N.J. may stiffen penalties for assaulting youth sports officials after explosion of bad behavior

January 20, 2023


By: Brent Johnson | NJ Advance Media for NJ.com

In the wake of a string of sometimes violent arguments and altercations at youth sporting events across New Jersey in recent years, lawmakers have begun advancing a proposed state law that would increase penalties for those convicted in those incidents.

The bipartisan bill, which a state Assembly committee approved Thursday, would increase penalties on those who assault or harass an official, player, or participants at school or other youth sports events in New Jersey. It also would upgrade certain types of assault against sports officials in the state to aggravated assault.

In one of the most notable incidents, a coach punched a 72-year-old umpire during a youth baseball game in Branchburg last June after arguing a call and being ejected from the game. The umpire suffered a broken jaw that required extensive dental surgery.

NJ Advance Media reported in March of last year that there has been an explosion of bad behavior on sports fields across the state, including verbal and physical assaults of coaches and officials.

That includes another incident last year in which adult fan stormed the floor and shoved a coach during a high school basketball game in Jersey City.

“We know the psychological long-term effects that parents fighting in a home has on children,” Assemblywoman Vicki Flynn, R-Monmouth, a main sponsor, said during a hearing on the legislation Thursday. “I don’t know why it’s any different when it’s at a soccer field, a basketball court, or a hockey rink.”

“The long-term damage these toxic and sometimes violent incidents cause to children is what this legislation is trying to avoid,” she added. “Parents, spectators, staff, coaches and anyone else behaving badly during sporting events involving children must be stopped and held accountable.”

Under the proposal, someone who commits a simple assault against a sports official, coach, player, or participant at a school of community sponsored youth event in New Jersey would now face up to 18 months in prison, a fine of up to $10,000, or both.

Currently, anyone who commits simple assault in the state faces up to six months in prison, a fine of up to $1,000, or both.

The bill also would upgrade those who commit aggravated assault against a sports official to a third-degree crime if the official suffers bodily injury. They would face a prison sentence of three to five years, a fine of up to $15,000, or both.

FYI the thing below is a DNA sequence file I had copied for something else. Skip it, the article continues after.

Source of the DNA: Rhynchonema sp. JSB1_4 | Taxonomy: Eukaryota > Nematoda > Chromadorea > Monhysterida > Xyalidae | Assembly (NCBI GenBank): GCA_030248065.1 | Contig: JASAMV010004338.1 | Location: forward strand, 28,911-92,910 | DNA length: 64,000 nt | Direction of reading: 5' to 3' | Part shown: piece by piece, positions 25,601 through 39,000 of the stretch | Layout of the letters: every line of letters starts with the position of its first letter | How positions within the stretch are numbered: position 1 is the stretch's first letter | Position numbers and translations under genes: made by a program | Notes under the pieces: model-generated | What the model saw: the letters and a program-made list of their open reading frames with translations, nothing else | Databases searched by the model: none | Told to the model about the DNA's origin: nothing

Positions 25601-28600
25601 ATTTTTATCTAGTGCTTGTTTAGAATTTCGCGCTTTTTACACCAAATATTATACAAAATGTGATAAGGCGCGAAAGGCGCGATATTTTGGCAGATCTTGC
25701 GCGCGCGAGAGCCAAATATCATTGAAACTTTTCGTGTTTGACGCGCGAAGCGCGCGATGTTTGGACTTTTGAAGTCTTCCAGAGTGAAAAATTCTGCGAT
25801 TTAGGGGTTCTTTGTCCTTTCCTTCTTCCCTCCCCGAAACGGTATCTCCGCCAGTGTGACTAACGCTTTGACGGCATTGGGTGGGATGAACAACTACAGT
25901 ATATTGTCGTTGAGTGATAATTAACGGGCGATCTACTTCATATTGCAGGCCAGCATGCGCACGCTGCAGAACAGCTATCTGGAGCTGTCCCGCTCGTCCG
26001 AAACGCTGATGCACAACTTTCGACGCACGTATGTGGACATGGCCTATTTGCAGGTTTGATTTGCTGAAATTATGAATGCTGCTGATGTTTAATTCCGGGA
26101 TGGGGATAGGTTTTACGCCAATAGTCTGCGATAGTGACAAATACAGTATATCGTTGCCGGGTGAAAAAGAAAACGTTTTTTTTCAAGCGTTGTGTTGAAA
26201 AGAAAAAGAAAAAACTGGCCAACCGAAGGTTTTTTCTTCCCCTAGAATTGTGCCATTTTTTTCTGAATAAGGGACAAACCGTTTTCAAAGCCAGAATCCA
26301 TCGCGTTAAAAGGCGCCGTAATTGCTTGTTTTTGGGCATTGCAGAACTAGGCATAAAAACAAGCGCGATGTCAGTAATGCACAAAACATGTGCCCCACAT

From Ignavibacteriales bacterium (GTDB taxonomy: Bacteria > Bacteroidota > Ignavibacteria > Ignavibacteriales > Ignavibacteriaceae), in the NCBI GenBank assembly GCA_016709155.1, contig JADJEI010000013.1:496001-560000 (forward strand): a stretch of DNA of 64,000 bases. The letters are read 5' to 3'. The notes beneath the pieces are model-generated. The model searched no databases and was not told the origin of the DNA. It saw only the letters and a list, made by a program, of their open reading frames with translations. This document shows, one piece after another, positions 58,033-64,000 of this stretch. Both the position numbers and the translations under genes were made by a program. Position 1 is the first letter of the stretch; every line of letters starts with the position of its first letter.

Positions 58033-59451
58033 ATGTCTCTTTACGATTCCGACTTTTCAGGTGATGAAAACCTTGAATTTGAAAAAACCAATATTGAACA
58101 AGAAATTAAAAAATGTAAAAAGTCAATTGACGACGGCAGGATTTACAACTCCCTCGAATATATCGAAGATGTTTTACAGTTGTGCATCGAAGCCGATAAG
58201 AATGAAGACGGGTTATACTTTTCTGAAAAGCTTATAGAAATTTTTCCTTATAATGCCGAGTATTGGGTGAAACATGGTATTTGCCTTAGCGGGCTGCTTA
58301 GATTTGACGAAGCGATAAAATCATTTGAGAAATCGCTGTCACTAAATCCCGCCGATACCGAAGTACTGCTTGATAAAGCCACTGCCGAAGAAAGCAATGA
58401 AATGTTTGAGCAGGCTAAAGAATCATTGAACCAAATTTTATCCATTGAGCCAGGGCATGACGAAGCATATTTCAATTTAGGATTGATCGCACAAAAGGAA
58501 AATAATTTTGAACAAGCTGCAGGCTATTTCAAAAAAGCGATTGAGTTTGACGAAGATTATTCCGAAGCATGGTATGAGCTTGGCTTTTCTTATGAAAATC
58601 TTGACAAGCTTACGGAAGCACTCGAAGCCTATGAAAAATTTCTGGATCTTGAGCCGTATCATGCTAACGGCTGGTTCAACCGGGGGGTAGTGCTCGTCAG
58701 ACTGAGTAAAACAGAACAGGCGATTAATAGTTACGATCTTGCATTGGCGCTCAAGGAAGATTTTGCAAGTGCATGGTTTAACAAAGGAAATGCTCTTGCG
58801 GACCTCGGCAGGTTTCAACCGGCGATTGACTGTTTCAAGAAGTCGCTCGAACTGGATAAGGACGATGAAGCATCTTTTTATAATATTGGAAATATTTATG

If the assault is against someone under the age of 18, it would be a third-degree crime punishable by up to five to 10 years in prison, a fine of up to $15,000, or both.

The measure was previously addressed by two different bills (A4471 and A444) but has been combined into one.

Assemblyman Raj Mukherji, D-Hudson, the committee’s chairman and a co-sponsor of the legislation, said his kids play sports not to become pros but to “learn values and morals and develop character with their peer class.”

“When you are assaulting someone at a youth sports event, we’re going to be putting them in category as public officials and law enforcement official and school personal, where it’s already upgraded to aggravated assault,” Mukherji said. “It’s gonna be indictable now.”

The Assembly Judiciary committee voted 5-0 to approve the bill Thursday at the Statehouse in Trenton. It must be passed by the full state Senate and Assembly before the governor can decide whether to sign it into law.

Randy Nathan, a coach and West Orange resident, told the committee he’s been pushing for such a law for 10 years. He said the problem has been around for decades, but there has been an increase since the start of the COVID-19 pandemic.

“Safeguards must be put in place to protect officials from parents who damage the integrity of the sport with a confrontational behavior,” Nathan said.

Assemblyman Robert Auth, R-Bergen, a committee member, said he was once an umpire who endured “some berating from some parents.”

“It was really terrible,” Auth said during the hearing. “It has been escalating over the years.”

NJ Advance Media staff writer Matthew Stanmyre contributed to this report.